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Thread: Shadowing at high shutter speeds

  1. #1
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    Default Shadowing at high shutter speeds

    High people. I don't have a decent bird lens yet so this problem is relating to some reptile shots. Any input is much appreciated.
    Attachment 9679
    the following pics were both taken with a nikon D3000 using a Sigma 105mm 1:2.8macro and an old Starblitz 16M mounted flash.
    The first pic was shot at F16, S/speed 1/250 and is fine. In the second pic the S/speed was increased to 1/320 and shadowing occurred. Shadowing occurs at all appertures and only begins after S/speed exceeds 1/250. I have now tried it on an Nikon 18-55 lens and the same occurs, I can only conclude there is not enough light getting through and possibly that the angle or spread of light is not sufficient, Im hoping it is all related to the old flash and not my camera, I don't have access to a more modern Nikon flash to test it out.
    Any thoughts would be appreciated.

    Steve.
    Attached Thumbnails Attached Thumbnails _DSC0149.jpg   _DSC0148.jpg  

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    HI Steve
    I cannot see an attached image. My initial suspicion is that your camera's maximum flash synch speed is 1/250th, which means that any flash that you attach will not fire fast enough over a shutter speed of 1/250th. Your darkness (I imagine bands top or bottom?) are the shutter blades in the camera closing faster than the flash can fire. If you have a dedicated flash unit, you can set high-speed synch thus manage to get the flash to fire as fast as the shutter. I am hoping to see your attached image soon, in case it's not what I am thinking.

    I can see now. awesome shots BTW. Yes, a synch issue. You should not set the shutter faster than 1/250th. I often shoot reptiles close too and use manual exposure, 1/125th and aperture between f/8-16 or so. The flash gives the light when you are this close, so you can slow the shutter down too without compromising sharpness.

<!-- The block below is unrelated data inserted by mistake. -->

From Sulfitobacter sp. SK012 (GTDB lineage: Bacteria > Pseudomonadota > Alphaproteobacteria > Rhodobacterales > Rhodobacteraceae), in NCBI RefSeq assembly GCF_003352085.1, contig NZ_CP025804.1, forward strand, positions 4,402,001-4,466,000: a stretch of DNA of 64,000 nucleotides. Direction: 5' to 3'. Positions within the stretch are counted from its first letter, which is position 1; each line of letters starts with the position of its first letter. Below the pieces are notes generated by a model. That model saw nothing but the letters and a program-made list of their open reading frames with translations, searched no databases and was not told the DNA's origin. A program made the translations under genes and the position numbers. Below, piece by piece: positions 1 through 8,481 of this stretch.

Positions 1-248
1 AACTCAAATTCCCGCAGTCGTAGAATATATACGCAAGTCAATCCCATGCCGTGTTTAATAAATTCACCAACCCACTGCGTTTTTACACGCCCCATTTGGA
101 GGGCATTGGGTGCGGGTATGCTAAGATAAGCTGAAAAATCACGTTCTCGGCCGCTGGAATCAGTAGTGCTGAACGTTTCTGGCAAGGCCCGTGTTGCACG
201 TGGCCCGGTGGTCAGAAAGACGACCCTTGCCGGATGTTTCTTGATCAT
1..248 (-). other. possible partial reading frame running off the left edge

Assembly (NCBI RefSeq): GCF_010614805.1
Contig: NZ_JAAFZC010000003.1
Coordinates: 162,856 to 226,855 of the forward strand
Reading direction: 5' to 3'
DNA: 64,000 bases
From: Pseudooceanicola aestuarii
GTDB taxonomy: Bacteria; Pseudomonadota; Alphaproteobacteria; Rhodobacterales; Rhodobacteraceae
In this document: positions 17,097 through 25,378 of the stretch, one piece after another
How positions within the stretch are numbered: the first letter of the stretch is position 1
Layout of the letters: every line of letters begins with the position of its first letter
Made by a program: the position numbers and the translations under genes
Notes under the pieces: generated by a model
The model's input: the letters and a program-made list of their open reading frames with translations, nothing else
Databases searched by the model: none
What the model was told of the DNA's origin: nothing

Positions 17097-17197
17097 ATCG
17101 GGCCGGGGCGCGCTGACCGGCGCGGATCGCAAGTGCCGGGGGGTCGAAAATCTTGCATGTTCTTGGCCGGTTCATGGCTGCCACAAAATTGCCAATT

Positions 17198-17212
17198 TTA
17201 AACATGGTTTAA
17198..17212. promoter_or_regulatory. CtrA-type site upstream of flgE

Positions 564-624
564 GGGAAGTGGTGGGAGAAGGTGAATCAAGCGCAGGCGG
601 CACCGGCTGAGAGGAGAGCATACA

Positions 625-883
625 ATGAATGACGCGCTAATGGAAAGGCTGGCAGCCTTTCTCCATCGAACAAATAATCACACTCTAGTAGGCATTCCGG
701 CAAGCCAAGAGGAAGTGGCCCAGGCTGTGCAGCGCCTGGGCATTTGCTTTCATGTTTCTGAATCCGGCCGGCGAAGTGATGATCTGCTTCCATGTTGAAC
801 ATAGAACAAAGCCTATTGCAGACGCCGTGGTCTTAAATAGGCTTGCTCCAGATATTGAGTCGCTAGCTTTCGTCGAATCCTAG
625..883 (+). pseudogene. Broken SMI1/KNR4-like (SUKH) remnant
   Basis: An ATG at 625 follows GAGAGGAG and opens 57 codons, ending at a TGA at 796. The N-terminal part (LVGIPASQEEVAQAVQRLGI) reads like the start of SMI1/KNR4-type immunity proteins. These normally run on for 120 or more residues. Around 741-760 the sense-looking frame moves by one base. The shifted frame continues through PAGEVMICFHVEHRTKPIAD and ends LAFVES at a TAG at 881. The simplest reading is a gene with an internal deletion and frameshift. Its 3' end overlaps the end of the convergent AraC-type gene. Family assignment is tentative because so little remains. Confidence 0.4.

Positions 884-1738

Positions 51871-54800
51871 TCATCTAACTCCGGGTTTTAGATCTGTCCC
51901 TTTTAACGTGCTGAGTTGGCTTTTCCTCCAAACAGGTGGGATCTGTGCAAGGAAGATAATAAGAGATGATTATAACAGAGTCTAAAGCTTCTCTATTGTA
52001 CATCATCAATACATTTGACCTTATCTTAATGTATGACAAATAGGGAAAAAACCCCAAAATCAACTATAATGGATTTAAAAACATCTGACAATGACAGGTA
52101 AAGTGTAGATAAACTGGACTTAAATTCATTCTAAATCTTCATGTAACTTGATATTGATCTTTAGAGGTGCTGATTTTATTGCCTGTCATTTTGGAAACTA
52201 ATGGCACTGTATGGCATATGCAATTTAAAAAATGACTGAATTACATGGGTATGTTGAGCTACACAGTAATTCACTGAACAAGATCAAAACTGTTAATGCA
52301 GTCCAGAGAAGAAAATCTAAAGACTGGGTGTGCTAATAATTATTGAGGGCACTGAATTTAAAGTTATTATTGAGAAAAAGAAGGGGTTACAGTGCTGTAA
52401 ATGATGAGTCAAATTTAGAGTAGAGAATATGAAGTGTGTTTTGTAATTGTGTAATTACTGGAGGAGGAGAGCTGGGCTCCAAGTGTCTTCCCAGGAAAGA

What is this anyway? A legless lizard?

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    Thanks Akos.
    I have had a similar reply on another forum which went along the lines of. The flash and camera not communicating in the same language properly via the hotseat ie: Not dedicated. The flash is maybe 20yo and possibly much older, so yeah not ideal.

    Thanks for the compliment. Yes it's a legless lizard. Granite Worm Lizard, Aprasia pulchella. It is an uncommonly seen species found in granite and laterite soils in the Perth hills.

    Steve

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    Hi Steve,
    Akos is spot on. The issue is simply using a higher shutter speed than the flash sync speed. Different model cameras will have varying flash sync speeds. High Speed Sync is a relatively new function in hotshoe mounted flashes on SLR cameras. Only the newer ones will offer the functionality. Doesn't seem like long ago that even 1/250th was an amazing feat!
    Cheers, Dave

    www.davidstowe.com.au WORKSHOPS - www.flockwildlife.com

    Aus Life List IOC= 688 - Carpentarian Grasswren
    "So God created every winged bird according to its kind. And God saw that it was good." Genesis 1:21


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    So will purchasing a better flash designed for DSLR's fix this? I imagine that a dedicated nikon flash would sync better with the camera, and that possibly newer flashes with current technology would fire more efficiently than my old dinosaur.

    I will try and find out if the flashsync speed is in fact 1/250
    Last edited by Steve1; 09-06-2011 at 09:28 PM.

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    http://www.imaging-resource.com/PRODS/D3000/D3000A.HTM